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There was a whole lot of excitement last week as Facebook (FB - Analyst Report) announced a consortium to increase global connectivity, Microsoft's (MSFT - Analyst Report) Steve Ballmer announced his departure and Yahoo (YHOO - Analyst Report) sites overtook Google sites in terms of the number of unique visitors.  

Facebook: Connectivity Reaches Next Level

Facebook is taking steps to ensure that its services are available to all. So even if you live in a developing country or remote area where Internet connectivity is difficult and/or expensive, CEO Mark Zuckerberg is thinking about you.

Facebook has put a billion dollars into a consortium that will work toward the increase of connectivity in these areas. Naturally, this is going to be no easy task, so it has roped in other interested parties, such as Samsung, Nokia (NOK - Analyst Report), Qualcomm (QCOM - Analyst Report) and Ericsson (ERIC - Analyst Report). It is expected that others will soon join the party.

Facebook is already popular among the Internet population in these regions, so suitable infrastructure should support further growth. While the company’s proliferation in emerging markets may not yield the kind of revenues and profits it typically generates from the relatively mature markets, it should gain significantly from the sheer volume.

Zuckerberg estimates that just a third of the global population (roughly 2.7 billion people) is connected to the Internet. Over 42% of the connected population use Facebook every month. So if the remaining 5.4 billion can be connected, Facebook’s user base has the potential to grow 96%. Add to that the fact that population keeps growing (at a faster rate in developing countries) and Facebook’s own growth initiatives, and the growth potential seems staggering.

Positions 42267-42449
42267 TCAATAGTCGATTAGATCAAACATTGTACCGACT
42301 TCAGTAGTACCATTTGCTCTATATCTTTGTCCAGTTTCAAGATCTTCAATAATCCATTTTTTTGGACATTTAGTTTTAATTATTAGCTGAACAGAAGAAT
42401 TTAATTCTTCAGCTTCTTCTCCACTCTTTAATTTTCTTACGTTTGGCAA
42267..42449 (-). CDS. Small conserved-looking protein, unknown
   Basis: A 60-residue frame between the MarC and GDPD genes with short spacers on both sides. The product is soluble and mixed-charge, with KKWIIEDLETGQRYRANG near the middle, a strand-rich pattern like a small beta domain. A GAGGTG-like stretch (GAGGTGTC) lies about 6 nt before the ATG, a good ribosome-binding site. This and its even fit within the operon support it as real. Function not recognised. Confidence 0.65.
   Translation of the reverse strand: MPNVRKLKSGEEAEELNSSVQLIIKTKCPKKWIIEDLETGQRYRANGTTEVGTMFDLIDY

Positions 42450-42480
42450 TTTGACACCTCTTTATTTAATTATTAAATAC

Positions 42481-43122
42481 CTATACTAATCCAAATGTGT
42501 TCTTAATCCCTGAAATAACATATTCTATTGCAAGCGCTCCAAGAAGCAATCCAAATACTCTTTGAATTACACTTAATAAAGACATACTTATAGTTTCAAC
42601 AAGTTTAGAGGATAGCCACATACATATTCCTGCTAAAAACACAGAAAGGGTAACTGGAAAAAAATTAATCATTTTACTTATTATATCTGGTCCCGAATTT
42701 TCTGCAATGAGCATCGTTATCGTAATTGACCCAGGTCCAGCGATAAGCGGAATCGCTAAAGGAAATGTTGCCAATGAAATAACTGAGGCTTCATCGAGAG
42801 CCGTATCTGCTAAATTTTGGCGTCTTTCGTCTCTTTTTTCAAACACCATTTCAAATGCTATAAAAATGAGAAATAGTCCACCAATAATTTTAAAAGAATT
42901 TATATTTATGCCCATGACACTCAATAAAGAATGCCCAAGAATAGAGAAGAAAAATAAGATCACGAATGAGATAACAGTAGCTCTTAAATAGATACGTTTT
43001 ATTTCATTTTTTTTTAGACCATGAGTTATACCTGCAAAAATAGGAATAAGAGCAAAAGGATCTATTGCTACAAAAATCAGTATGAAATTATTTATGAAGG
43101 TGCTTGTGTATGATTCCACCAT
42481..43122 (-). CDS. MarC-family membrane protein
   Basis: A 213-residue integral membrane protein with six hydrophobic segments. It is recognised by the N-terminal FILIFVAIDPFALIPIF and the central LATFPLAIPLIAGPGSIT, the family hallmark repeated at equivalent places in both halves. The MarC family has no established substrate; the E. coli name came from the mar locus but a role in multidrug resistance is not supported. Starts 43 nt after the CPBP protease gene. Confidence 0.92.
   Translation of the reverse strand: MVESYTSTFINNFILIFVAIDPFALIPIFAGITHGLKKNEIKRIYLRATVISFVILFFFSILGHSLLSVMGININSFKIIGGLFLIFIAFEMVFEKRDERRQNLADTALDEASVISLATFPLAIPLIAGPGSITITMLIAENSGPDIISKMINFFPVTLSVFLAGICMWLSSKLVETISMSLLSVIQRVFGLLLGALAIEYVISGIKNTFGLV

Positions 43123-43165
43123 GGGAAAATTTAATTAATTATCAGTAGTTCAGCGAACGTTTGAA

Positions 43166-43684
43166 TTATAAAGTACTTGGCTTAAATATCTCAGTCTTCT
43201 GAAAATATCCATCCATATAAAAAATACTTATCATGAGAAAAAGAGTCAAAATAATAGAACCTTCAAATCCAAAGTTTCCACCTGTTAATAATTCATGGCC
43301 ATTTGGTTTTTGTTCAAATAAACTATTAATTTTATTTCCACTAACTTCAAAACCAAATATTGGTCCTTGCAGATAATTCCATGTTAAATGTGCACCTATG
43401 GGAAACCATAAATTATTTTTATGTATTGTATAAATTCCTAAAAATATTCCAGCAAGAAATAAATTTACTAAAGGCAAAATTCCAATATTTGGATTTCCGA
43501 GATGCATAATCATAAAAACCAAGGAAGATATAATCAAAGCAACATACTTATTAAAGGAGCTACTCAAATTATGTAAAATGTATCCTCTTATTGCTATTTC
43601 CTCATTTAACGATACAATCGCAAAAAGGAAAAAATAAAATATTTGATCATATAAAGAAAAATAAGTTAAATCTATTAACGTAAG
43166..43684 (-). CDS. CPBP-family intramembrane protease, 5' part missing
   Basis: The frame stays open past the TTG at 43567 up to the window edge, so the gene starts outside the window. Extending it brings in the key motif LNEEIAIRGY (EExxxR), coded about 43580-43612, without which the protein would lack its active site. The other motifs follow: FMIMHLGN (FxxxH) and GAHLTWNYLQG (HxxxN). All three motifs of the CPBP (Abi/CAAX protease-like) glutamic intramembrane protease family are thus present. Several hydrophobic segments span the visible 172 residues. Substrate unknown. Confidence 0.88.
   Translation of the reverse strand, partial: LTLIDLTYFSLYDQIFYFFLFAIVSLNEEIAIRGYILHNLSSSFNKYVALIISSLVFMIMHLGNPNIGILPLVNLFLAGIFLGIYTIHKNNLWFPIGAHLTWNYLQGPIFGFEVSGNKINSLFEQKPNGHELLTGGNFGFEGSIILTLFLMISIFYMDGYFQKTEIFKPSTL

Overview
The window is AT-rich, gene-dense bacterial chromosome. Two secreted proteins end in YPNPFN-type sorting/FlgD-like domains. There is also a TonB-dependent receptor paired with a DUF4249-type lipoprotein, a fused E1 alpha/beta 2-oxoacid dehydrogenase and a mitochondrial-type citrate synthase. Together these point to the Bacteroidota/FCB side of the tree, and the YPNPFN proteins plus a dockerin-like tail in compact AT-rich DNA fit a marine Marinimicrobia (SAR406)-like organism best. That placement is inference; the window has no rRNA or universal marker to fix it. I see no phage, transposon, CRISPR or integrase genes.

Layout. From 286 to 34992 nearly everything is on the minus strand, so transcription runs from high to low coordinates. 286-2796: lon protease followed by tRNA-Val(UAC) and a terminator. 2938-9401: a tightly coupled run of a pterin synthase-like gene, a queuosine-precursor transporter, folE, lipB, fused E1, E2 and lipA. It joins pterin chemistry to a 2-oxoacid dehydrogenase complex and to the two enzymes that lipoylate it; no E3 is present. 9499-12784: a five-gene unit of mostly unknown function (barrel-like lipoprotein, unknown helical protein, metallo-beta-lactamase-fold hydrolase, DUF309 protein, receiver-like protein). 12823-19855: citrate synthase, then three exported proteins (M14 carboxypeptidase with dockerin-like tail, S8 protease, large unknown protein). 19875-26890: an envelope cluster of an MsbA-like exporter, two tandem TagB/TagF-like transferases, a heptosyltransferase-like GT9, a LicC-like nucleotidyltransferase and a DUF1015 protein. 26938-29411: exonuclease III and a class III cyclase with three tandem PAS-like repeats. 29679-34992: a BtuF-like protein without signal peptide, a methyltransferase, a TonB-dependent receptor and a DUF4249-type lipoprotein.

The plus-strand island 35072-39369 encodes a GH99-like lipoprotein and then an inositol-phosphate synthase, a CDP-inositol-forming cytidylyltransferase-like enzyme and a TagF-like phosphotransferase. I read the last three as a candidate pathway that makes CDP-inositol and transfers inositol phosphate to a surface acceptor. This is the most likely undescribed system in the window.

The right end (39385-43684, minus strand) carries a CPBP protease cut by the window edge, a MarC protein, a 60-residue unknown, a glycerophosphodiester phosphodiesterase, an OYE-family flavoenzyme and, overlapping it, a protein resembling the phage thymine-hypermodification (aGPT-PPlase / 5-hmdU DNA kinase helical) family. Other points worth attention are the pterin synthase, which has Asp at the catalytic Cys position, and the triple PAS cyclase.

Google, which also thrives on connectivity, is likely to be a major beneficiary, but it’s unclear yet whether it will join in. That’s because it is already part of several initiatives to spur connectivity across the world.

Back in 2008, it invested in O3b Networks to bring satellite connectivity to all, joining companies like SES (a satellite operator with 50 geostationary satellites), Liberty Global (LBTYA - Analyst Report) (a cable company with international operations) and other financial institutions and banks. A couple of months back, O3b launched its first four medium earth orbit (translation: cheaper) satellites.

The initial $1.3 billion raised will fund 12 satellites and support the company until it generates sufficient revenue. O3b has already signed up several telecom providers and ISPs including Maju Nusa of Malaysia and West Africa Telecom of Liberia.

Google is also working on Project Loon, which is basically a network of balloons shot up into the sky transmitting signals that can be picked up by special rooftop antennas. A beta run is in progress in New Zealand.

Microsoft: Riding Ballmer’s Departure

Investors applauded Ballmer’s decision to retire from the company after 33 years. When Ballmer took the helm, Microsoft was a flourishing software business. The company has come a long way since then, but there have been many hiccups along the course. Earlier this year, Ballmer spearheaded a major restructuring that streamlined operations and was probably the first step toward finally letting go.